As an FYI for any readers, this is Fannie Mae’s definition of market value, which is contained in the Fannie Mae appriasal form (1004) that is used for most conventional loans:
Market value is the most probable price which a property should bring in a competitive and open market under all conditions requisite to a fair sale, the buyer and seller, each acting prudently, knowledgeably and assuming the price is not affected by undue stimulus. Implicit in this definition is the consummation of a sale as of a specified date and the passing of title from seller to buyer under conditions whereby: (1) buyer and seller are typically motivated; (2) both parties are well informed or well advised, and each acting in what he considers his own best interest; (3) a reasonable time is allowed for exposure in the open market; (4) payment is made in terms of cash in U.S. dollars or in terms of financial arrangements comparable thereto; and (5) the price represents the normal consideration for the property sold unaffected by special or creative financing or sales concessions granted by anyone associated with the sale.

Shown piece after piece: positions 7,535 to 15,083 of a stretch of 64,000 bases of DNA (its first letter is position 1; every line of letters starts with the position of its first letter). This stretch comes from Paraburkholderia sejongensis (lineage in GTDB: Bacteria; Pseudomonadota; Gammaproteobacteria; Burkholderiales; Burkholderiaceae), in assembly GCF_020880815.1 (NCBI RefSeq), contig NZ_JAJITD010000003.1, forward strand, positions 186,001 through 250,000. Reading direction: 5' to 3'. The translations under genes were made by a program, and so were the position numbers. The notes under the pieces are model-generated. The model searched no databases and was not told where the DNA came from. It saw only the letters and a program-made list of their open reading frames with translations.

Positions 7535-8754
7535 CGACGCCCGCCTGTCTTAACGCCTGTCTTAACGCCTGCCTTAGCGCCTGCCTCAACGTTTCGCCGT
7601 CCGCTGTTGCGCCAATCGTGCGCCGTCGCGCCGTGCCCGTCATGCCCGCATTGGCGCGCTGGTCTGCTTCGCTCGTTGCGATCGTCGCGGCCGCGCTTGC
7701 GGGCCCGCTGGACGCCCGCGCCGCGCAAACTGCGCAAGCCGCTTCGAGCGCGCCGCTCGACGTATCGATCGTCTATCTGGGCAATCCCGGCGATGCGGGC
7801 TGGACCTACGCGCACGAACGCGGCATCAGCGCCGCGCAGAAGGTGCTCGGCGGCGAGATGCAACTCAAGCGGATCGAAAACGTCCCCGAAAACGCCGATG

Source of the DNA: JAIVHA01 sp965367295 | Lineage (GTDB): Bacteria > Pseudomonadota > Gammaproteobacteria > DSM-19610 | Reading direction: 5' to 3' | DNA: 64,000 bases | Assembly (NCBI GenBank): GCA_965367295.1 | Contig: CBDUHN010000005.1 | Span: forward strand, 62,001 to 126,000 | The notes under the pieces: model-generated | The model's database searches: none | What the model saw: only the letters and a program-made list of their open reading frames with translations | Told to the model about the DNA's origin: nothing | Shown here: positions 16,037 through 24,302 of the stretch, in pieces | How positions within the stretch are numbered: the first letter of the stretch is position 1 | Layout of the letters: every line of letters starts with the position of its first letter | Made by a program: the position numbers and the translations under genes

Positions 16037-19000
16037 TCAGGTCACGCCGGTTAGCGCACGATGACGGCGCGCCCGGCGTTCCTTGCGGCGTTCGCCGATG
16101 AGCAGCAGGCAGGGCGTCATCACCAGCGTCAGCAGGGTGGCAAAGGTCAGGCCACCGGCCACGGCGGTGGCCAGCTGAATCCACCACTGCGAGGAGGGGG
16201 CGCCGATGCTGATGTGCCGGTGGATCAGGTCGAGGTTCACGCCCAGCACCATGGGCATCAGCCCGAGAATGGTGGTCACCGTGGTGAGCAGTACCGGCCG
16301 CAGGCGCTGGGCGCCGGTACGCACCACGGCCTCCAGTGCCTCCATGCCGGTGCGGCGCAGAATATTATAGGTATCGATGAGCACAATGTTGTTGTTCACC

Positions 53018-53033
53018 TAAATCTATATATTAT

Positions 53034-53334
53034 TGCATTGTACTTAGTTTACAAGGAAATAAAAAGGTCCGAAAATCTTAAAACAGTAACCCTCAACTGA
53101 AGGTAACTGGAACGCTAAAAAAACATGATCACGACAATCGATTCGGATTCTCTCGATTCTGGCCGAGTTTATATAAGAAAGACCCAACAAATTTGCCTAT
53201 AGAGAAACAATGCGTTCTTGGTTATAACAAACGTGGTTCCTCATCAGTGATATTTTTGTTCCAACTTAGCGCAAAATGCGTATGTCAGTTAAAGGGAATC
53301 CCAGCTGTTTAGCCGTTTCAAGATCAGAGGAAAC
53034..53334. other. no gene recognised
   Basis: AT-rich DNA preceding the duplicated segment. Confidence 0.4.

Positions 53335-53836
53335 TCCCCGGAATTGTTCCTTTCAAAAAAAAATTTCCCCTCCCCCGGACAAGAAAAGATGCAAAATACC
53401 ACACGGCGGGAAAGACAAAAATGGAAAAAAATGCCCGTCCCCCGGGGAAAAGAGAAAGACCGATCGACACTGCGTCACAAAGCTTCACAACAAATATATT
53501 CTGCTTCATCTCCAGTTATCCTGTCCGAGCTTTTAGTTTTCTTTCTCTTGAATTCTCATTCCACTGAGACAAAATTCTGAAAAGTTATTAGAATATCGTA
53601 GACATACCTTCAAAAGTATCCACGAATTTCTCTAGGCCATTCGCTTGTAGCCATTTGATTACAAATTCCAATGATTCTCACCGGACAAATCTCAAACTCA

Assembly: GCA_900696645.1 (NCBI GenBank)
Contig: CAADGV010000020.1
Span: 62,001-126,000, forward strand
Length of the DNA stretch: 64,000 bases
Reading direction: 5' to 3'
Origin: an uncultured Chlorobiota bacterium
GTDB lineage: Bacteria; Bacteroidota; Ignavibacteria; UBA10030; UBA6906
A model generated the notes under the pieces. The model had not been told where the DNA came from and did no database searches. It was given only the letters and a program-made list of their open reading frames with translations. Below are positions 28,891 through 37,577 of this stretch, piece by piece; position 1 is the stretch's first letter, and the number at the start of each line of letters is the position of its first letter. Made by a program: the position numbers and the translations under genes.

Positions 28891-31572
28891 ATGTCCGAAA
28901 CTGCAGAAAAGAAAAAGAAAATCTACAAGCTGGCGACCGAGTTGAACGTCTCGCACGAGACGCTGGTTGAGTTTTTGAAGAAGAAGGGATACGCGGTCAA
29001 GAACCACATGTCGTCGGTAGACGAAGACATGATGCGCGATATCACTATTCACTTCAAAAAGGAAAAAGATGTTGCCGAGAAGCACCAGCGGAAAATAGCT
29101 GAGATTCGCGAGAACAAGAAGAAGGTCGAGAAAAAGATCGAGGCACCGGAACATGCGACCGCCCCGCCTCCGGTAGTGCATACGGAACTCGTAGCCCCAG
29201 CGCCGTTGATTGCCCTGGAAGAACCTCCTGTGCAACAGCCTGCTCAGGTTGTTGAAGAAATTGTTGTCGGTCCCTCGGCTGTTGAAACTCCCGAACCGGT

Examples: If you sell your house and include your red corvette in the garage as part of the sale, it probably wouldn’t fit the definition above because the buyer very likely paid a higher price for the house because of the machine parked in the garage (#5). Or if there are $50,000 of concessions contained in the purchase price, chances are that the buyer paid more for the house to get the benefit of money back, right? (#5) Or if a property is listed on the market for 1 day only, it may have been under-priced and not reflective of the market, right? (#3) (not always the case if a property goes quickly, but often so). Or consider when a family member sells to another family member and how the sales price is often much lower than it would have been if a non-family member purchased the house. This would very likely not be an arms-length transaction where each party is acting in his own best interest (#4). Or imagine a couple is getting divorced and they need to sell their house quickly. The house sells $30,000 below other recent sales in the neighborhood and so it does not fit the definition of market value (# 2 & # 3). These are the types of issues that appraisers must consider constantly (and these are the reasons why speaking with local Realtors is a crucial part of our job. Having reliable and accurate information leads to better appraisals).
If anyone has questions, feel free to contact me at 916-595-3735 or www.lundquistcompany.com